Spend less, Mend more

One way to slow the pace of fast fashion is to mend more. Adding patches, mending zips, sewing buttons back on and stitching tears all prolong the life of an item of clothing, and stem the tide of buying more. It also takes little time, saves money and is much easier to do than you might think (but if you’d rather not do it yourself, it’s also easy to find tailors/ drycleaners who provide mending services).

In the process of packing my bags for Glasgow and preparing for the course, I’m making sure all my clothes are in good shape, and getting a bit of sewing practice in too.

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holey pocket: before

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holey pocket: after

I learnt most of my mending tips and tricks from my granny’s little pink ‘Make Do and Mend’ pamphlet, which contains specific instructions on different types of fabric and wear, with very helpful illustrations. I’ll blog some more information and images when I’ve remembered which box it’s packed in.

In the meantime, here are a few half-decent instructions I found online.

How to sew on a button – Instructables

Fix a zip – Wikihow

How to patch a hole – Martha Stuart

The Button Queen

Yesterday I paid a visit to the Button Queen – a unique little shop on Marylebone Lane near Oxford Circus that’s dedicated solely to selling buttons. The owner told me that his parents had started the business, his mum being the original ‘Button Queen’ when she sold them on Portabello Road market. There’s a video on the website with more about the shop’s history.

I picked out some simple little ones for the shirtwaister, whilst ogling some in faux-marble and stone. Now for thinking up a garment to go with them.

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On the way back to Euston I passed half a dozen magnolia trees bursting into flower, until this one forced me to stop and get the camera out.button6button7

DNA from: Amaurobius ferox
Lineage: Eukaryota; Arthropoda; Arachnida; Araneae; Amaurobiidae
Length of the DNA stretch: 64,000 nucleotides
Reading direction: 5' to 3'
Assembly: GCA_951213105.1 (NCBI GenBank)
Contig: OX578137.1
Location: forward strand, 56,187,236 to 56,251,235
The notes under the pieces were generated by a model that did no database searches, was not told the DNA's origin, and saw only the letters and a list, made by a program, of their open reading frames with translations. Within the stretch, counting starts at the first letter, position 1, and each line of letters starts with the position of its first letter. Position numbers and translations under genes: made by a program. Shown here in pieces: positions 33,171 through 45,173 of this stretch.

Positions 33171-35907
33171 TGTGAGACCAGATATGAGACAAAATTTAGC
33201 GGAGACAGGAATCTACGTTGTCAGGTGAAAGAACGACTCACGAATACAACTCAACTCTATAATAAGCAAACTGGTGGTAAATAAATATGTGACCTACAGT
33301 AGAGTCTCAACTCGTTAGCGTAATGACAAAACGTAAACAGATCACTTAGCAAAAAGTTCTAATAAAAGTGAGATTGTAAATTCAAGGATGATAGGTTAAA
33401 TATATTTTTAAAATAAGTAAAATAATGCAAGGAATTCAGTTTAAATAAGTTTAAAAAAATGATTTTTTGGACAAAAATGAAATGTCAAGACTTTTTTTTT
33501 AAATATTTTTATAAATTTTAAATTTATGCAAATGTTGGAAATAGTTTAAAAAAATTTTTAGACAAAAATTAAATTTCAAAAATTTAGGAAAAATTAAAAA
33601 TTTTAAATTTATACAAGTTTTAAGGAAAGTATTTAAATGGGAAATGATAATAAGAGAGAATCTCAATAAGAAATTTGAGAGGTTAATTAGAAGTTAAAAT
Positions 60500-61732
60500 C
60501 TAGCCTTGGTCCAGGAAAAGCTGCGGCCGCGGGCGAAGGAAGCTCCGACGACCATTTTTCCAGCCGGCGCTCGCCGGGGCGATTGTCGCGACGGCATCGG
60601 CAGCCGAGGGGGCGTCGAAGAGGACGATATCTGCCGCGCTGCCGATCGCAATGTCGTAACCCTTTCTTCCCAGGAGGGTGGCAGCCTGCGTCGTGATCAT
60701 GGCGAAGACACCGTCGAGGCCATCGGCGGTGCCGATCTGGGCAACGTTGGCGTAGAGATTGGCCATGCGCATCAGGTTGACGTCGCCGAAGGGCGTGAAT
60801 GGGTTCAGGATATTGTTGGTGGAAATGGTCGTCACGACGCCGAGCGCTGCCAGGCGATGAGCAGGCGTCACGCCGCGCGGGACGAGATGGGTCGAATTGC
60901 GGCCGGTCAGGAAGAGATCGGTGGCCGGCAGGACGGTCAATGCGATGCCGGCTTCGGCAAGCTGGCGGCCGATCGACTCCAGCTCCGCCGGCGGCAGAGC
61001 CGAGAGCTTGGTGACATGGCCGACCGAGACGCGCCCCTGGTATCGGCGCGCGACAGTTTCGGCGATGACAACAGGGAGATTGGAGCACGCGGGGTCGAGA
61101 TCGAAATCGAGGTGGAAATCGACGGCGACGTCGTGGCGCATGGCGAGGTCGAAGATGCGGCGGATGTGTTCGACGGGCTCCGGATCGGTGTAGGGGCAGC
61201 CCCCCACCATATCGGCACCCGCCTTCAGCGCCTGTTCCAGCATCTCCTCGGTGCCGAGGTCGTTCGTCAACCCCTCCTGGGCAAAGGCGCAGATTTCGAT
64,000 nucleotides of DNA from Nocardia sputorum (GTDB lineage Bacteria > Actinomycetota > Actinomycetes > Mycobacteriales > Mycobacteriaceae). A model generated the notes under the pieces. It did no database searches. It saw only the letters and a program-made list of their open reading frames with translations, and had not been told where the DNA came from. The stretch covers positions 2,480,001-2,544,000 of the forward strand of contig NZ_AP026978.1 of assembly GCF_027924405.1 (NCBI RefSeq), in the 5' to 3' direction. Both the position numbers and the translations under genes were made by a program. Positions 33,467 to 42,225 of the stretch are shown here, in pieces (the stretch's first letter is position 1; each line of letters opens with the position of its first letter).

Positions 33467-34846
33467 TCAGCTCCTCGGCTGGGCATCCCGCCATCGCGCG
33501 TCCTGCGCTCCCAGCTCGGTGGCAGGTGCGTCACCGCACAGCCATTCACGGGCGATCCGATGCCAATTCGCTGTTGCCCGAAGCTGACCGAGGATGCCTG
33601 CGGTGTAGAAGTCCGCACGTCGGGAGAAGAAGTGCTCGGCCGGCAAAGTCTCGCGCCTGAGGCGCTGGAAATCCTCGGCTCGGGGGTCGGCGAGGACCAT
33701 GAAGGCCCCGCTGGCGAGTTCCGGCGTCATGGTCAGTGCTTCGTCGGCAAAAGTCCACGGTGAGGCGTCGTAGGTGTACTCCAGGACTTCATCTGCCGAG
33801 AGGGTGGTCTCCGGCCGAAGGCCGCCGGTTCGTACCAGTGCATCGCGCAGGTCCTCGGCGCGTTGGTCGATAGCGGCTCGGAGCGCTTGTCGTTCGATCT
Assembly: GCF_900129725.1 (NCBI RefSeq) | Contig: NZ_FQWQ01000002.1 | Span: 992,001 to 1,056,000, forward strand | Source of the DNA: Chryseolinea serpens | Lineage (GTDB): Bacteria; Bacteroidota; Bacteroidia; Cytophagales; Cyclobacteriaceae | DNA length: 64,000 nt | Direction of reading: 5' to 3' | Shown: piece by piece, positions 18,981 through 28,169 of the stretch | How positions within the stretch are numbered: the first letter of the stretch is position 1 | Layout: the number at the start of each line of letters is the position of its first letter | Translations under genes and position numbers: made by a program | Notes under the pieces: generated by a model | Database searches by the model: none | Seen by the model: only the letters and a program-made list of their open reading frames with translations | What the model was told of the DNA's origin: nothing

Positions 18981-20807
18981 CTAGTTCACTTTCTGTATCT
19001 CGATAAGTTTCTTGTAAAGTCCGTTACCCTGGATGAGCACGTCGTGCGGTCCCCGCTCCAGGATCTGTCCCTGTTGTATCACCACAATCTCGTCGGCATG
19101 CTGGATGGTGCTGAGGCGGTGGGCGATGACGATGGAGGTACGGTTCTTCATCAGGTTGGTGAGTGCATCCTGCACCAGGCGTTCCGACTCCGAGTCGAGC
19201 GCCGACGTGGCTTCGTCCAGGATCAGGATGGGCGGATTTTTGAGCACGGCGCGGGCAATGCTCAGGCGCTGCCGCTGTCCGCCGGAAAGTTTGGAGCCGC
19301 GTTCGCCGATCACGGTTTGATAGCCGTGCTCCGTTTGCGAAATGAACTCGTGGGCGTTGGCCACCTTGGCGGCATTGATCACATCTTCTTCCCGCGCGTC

Back in London

No posts recently, sorry! My main excuse is that I’m just back from a week teaching art and art history in Ukraine. It was a very exciting visit and I’m looking forward to returning next month and exploring the city of Donetsk with my camera. Unfortunately, my current camera battery lasts about ten minutes tops, so no pictures from this visit.

After a couple of frenzied months, knitting has slowed down a little lately. My green swiggle jumper and I aren’t talking right now. Although we’re completely and utterly made for each other there are still some serious relationship issues. After some denial on my part, I’ve come to realise that we need to take a couple of steps back – namely reknitting the armhole edges of the front.

Tomorrow renegotiations begin.

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In the meantime, I’ve rekindled love for my sewing machine. Some beautiful blue stripey silk found in a fabric shop in Glasgow last month is gradually coming together into a shirtwaister dress. It’s working out nicely despite the fabric (and, incidentally, my mind) unravelling faster than you can say ‘seam allowance’.shirtwaister2